That night at the Clarence Hotel was six months ago. Since then, I’ve watched three of the 20 movies on the list (Vicky Christina Barcelona, Midnight In Paris and The Departed, all worthwhile viewings).

That’s not a huge number, and at this rate it’ll be 2016 before I catch Broadcast News, but I’m getting there.

The question is: what should number 21 be?

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You play it, I’ll hum it (and hum it, and hum it)

Not so fast Elvis... Dodging earworms.

Not so fast Mr Costello.

It struck at 3.40am last Wednesday. Waking briefly in the middle of the night I lay in bed as it looped around my head.

Twenty four hours later it hit again, this time in the middle of a morning run.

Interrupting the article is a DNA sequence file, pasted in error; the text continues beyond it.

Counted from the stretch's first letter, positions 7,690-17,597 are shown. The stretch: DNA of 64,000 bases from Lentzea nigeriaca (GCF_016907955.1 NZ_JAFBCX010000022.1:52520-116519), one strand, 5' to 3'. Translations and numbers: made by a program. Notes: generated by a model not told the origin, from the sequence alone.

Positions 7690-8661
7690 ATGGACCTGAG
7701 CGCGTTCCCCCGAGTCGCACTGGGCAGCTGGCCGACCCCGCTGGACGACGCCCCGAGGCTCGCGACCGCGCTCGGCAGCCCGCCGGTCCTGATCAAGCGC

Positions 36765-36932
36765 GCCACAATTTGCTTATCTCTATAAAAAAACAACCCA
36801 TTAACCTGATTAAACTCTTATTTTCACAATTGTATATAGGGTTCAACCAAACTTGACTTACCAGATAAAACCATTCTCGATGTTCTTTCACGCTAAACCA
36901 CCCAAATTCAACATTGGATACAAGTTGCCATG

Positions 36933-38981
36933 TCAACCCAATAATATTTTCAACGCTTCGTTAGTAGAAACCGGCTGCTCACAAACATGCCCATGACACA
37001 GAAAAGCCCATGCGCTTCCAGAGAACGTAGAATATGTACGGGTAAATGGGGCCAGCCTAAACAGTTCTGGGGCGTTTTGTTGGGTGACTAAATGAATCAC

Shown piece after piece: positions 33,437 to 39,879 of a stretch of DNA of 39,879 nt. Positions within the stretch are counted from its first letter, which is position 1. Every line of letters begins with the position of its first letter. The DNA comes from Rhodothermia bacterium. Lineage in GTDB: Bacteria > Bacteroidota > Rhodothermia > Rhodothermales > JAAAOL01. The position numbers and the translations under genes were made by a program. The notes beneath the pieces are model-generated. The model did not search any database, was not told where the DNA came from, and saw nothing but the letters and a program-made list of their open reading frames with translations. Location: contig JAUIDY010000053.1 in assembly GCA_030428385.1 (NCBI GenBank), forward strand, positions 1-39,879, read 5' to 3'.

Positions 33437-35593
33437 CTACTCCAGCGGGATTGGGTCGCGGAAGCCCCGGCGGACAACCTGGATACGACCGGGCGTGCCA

After I returned from my jog it pestered me in the shower.

Later that day, walking down a flight of stairs at work, it sprang up, maddeningly.

He’s a Battered Old Bird 
And he’s living up there 
There’s a place where time stands still 
If you keep taking those little pink pills…

The words are from a not-very-well-known Elvis Costello song, Battered Old Bird. The tune torments me.

I’m vigilant about it, though. On the occasions that I listen to Blood and Chocolate, the album on which Battered Old Bird features, I rush to hit the skip button as soon as the song preceding it begins to wind down.

Last week it popped up on shuffle and somehow caught me unawares. This led to 48 or more hours of the chorus erupting every time my brain dropped into ‘stall’ mode: while eating, washing the dishes, tying my shoelaces, putting out the bin.

After two days I managed to dislodge it.

'God, no...not Goodbye Yellow Brick Road!' 'The Scream'. Edvard Munch. Pic: The National Gallery, Oslo, Norway